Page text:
Yesterday, our intrepid Advisory Editor Jim Rogers sent me an article on the Irish essayist Tim Robinson (I’ve written before on how much I adore Robinson), in which Robinson moves into the “third half” of his life, beyond the writing of Aran and Connemara that has consumed and fueled his life for the last several decades.
It is as if, as he approaches his 80th year, Robinson is drawn from the micro- to the macroscopic at a time when most of his peers might be moving in the opposite direction. “My work before was a study of the individual’s relationship to the landscape,” he says. “Now I really want to write about the material individual’s relationship to the rest of the universe, so I am beginning to do this, not systematically but almost following an arbitrary initial set of words.”
I’m trying to be (mentally) supportive, even as everything inside me is freezing at the thought of losing the Robinson work that is so vital to nonfiction, to Irish nonfiction, and beyond. Very few Irish nonfictionists are writing essays. There’s something in the water that leads to memoir, rather than other forms of nonfiction–which fascinates me on many levels.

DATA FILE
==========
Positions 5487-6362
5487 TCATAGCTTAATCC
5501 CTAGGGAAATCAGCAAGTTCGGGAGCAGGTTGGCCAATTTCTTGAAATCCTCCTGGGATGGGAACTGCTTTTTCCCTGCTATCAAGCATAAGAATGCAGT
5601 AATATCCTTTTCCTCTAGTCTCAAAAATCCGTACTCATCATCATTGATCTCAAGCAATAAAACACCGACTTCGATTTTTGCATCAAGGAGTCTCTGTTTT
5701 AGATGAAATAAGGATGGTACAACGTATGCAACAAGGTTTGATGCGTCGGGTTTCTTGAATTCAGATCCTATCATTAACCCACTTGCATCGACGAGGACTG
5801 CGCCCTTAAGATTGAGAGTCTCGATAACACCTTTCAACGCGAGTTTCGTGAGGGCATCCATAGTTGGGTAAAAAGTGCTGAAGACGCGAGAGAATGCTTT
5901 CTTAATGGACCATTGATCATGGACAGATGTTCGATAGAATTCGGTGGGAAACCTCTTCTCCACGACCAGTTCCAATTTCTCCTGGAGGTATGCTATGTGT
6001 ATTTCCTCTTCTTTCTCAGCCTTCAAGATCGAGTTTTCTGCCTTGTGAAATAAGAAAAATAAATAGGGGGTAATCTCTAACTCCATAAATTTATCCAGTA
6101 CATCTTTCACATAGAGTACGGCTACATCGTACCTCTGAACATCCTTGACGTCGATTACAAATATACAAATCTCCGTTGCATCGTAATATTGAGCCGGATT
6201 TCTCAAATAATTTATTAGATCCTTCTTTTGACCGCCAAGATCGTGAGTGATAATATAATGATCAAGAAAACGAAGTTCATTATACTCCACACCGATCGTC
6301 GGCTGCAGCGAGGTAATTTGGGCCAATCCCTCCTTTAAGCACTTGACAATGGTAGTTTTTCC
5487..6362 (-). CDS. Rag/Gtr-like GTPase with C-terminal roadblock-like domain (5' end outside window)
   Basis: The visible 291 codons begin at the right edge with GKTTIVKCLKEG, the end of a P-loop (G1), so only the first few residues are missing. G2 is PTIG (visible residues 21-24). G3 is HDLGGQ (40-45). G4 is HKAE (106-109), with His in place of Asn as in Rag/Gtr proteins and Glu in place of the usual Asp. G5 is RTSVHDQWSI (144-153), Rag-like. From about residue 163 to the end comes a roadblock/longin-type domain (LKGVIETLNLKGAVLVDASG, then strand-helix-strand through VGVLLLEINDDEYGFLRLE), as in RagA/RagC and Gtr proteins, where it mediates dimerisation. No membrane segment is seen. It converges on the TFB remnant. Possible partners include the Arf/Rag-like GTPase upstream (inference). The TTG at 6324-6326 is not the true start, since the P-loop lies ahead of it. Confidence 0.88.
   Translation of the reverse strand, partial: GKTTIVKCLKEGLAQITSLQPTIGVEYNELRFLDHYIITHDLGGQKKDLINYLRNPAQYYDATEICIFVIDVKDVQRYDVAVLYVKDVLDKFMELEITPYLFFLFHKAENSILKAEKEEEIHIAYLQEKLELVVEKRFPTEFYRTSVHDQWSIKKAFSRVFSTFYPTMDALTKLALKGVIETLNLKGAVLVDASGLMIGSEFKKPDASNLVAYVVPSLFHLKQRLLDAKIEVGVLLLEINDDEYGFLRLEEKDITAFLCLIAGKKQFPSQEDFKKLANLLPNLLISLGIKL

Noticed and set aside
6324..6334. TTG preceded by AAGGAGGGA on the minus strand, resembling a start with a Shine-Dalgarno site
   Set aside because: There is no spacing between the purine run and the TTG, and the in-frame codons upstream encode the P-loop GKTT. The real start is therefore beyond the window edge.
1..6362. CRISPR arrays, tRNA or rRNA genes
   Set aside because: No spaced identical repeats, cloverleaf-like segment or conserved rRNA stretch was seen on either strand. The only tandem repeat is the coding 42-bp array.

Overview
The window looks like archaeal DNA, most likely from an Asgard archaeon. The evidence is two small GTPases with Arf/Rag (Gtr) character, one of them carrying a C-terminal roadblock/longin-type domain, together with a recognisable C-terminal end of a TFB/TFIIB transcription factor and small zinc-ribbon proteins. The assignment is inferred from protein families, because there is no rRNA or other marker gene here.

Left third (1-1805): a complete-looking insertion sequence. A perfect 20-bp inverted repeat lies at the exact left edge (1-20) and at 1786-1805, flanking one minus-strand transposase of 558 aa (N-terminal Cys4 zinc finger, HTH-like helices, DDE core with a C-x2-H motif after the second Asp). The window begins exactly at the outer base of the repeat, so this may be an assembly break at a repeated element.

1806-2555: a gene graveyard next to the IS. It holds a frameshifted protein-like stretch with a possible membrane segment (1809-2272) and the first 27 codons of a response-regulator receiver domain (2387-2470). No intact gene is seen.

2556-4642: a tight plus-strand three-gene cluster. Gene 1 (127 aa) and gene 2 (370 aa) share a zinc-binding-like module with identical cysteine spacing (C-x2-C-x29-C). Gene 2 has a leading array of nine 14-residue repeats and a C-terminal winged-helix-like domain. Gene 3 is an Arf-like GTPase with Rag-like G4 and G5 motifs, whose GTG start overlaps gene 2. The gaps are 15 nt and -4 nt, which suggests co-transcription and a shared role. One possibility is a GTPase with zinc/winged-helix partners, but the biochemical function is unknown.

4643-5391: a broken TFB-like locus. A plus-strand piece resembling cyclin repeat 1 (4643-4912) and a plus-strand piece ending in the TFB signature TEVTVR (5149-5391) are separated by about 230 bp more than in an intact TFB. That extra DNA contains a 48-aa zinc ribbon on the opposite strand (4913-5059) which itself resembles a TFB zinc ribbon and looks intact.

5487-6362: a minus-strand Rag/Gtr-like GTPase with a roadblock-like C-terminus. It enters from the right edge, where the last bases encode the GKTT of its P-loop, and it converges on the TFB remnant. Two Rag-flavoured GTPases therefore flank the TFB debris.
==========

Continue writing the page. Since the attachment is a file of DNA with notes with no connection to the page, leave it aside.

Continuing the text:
This article is particularly timely, given the next stage of our In the Classroom initiative. The syllabi bank is growing nicely and it’s giving me the dual reaction of wanting to take all these classes as well as teach them. I’m really enjoying seeing how different people at different types of institutions teach similar classes, different texts. Love it. We launched our weekly blog series on “My Favorite Essay To Teach” and Sarah Einstein’s contribution on Amy Monticello’s “Playing the Odds” was a great way to start.
The next stage is to work on a database list of global nonfictionists. Who is writing nonfiction, outside of the United States? Who should we be reading? Who should we be teaching? Your suggestions do not have to be writing in English; they can be writing in any subgenre of nonfiction. Comment on this post, reply to us on Twitter, comment on Facebook with the name of the writer, country of origin, titles of the books or individual pieces, and a publication date. Multiple entries for a writer’s many works are most welcome. I can’t wait to see how this list grows!